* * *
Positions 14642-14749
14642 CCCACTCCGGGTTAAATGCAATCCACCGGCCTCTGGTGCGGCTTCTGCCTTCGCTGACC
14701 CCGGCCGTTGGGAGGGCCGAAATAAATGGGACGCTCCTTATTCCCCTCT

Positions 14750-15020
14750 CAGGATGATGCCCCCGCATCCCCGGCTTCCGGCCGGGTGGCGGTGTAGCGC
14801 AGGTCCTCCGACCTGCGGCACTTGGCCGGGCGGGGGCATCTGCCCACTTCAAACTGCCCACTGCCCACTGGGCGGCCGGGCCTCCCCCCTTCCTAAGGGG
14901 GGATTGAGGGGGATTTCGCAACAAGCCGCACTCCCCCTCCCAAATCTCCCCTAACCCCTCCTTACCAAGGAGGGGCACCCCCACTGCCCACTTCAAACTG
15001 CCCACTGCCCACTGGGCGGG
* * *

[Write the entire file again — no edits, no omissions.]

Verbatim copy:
Positions 14642-14749
14642 CCCACTCCGGGTTAAATGCAATCCACCGGCCTCTGGTGCGGCTTCTGCCTTCGCTGACC
14701 CCGGCCGTTGGGAGGGCCGAAATAAATGGGACGCTCCTTATTCCCCTCT

Positions 14750-15020
14750 CAGGATGATGCCCCCGCATCCCCGGCTTCCGGCCGGGTGGCGGTGTAGCGC
14801 AGGTCCTCCGACCTGCGGCACTTGGCCGGGCGGGGGCATCTGCCCACTTCAAACTGCCCACTGCCCACTGGGCGGCCGGGCCTCCCCCCTTCCTAAGGGG
14901 GGATTGAGGGGGATTTCGCAACAAGCCGCACTCCCCCTCCCAAATCTCCCCTAACCCCTCCTTACCAAGGAGGGGCACCCCCACTGCCCACTTCAAACTG
15001 CCCACTGCCCACTGGGCGGG